Saturday, 21 March 2015

Early

Ah, late middle age! Extraordinary! It’s like unending jetlag without all the bother of a transatlantic flight. In the evening, by seven thirty, eight o’clock, my eyes are closing, no twaddle on the TV can engage my mind. I make a hot water bottle and spread out a bed under the skylight windows of the attic, lie down with a crossword puzzle and am past concentrating five clues in.

Then, one in the morning, two, three o’clock, I lie wide awake. I watch the moonlight in the scudding clouds, I listen to the soughing of the wind across the valley, to my husband breathing, softly snoring, turning in his sleep. I feel the comfortable warmth of bedding tucked around me. I think of the day gone and the life I live. Of the foxes playing at dusk in the garden, flowing over the wall in an easy stream of russet, coming for their supper set out on the grass under the washing line, where they know it will be. Of the moss garden at the front of the house, with its violets and primroses and ferns, the pond with its frog and frogspawn, the half-buried rocks, the sleeping Buddha, all of them cushioned and shawled in the slow green mantle of moss. I think of my daughter Fiona in Herne Hill, coming home to us soon – of her laughter and shining red hair, her singing; perceptive, kind.

I think about my mother . . . my sister . . . part of me and distant from me . . . entwined with me and dislocated from me . . . lodged in my heart but entirely strangers as well; rinsing slowly out of my soul, receding.

I think of the people in my life, name them and pray for them in the darkness. The ones struggling with ailments, with bereavements, facing the apprehension of beginnings and the sorrow of endings, worried about money, resigned to what human reality means in their particular set of circumstances. I show them to God, and he sees. And then that sets me wondering, what is God? With his tsunamis and volcanoes, his cephalopods and fish that live inside corals, his eyebrow mites and smoke. Who is this? His thoughts are not my thoughts, that’s for sure. Even so, I bring to him the raggle taggle of troubles I discern in my friends, and I thank him for their brave kindness, their patience, their wisdom and love.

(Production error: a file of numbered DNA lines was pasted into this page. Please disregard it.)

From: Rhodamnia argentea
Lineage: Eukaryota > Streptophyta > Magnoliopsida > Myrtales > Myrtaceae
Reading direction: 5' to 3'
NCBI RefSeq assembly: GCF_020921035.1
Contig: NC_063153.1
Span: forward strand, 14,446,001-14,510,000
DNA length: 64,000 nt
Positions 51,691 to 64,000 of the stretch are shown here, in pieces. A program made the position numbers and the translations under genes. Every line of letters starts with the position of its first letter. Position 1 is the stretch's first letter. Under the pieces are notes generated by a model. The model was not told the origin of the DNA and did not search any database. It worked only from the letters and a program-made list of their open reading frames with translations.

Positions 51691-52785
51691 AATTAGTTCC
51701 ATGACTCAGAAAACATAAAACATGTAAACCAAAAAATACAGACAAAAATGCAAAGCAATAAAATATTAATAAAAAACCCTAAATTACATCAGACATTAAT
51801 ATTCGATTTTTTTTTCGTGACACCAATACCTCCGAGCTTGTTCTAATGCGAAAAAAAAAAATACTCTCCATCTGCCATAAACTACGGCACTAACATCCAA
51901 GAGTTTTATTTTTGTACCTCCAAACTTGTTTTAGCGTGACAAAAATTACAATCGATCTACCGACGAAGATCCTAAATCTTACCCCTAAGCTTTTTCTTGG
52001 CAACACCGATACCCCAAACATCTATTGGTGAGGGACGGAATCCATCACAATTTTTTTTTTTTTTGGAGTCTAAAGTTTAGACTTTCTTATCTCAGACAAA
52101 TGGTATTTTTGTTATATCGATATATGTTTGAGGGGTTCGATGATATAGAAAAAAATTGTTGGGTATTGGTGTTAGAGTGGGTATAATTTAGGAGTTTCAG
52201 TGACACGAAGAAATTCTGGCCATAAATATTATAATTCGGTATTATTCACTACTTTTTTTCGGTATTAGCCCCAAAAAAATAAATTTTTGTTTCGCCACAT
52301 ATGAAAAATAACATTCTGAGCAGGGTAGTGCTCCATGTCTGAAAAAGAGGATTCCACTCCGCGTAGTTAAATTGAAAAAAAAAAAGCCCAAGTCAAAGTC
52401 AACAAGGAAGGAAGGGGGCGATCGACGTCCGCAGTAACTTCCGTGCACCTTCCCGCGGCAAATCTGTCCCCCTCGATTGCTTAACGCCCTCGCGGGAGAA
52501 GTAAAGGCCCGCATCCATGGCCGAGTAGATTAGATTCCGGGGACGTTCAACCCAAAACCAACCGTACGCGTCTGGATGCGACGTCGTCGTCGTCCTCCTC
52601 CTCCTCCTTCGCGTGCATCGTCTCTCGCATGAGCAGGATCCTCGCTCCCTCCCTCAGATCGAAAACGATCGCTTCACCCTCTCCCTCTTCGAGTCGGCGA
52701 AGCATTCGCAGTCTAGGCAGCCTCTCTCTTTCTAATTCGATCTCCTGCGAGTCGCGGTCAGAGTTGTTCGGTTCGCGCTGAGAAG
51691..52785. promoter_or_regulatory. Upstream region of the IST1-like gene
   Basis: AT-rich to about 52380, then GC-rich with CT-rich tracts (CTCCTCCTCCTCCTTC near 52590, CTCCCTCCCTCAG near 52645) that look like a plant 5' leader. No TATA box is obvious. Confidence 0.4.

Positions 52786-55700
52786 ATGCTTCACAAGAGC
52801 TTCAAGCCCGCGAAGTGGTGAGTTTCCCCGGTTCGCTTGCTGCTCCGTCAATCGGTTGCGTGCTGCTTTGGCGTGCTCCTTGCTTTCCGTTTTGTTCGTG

Eventually I get up, quiet as I can so as not to wake anybody, stealing along the shadows of the house. It is awake with me, noticing my passage through, but cold in the grave hour of four o’clock. I wrap myself in a blanket. I think about a cup of tea. I look at skirts on eBay. I muse on the oddity of living and wonder when and how I will die. I open the curtains in the living room because I love the moment when day wrapped in her soft grey robe wanders sleepily into the world to pick out the colours of the dress she will wear this morning.


Happiness saturates me.


6 comments:

Elizabeth @ The Garden Window said...

Beautifully written, as always, Pen.
Mortality has been much on my mind recently.
I have been watching some episodes of "24 Hours in A&E" on YouTube, and the medical and nursing staff keep saying their work makes them very aware of the bizarre and unforeseeable accidents which can happen out of the blue.
It makes them very aware of the fragility and transience of human life, the need to live at peace with their families and friends, and especially the need to remember to tell them they love them regularly.

Pen Wilcock said...

:0) xx

rebecca said...

I share your early-to-bedism and early-to-risism.....just not the poetic powers to express all the in betweens!

And MY nocturnal adventures are probably fueled more by early old age than late middle age.

Oh! And no foxes in our garden.

Pen Wilcock said...

Aha! Early old age - yes, I think that may be me too! xx

Rapunzel said...

My formidable psychic powers tell me that whatever you die of it won't be boredom or ingratitude.

<3

Pen Wilcock said...

:0) xx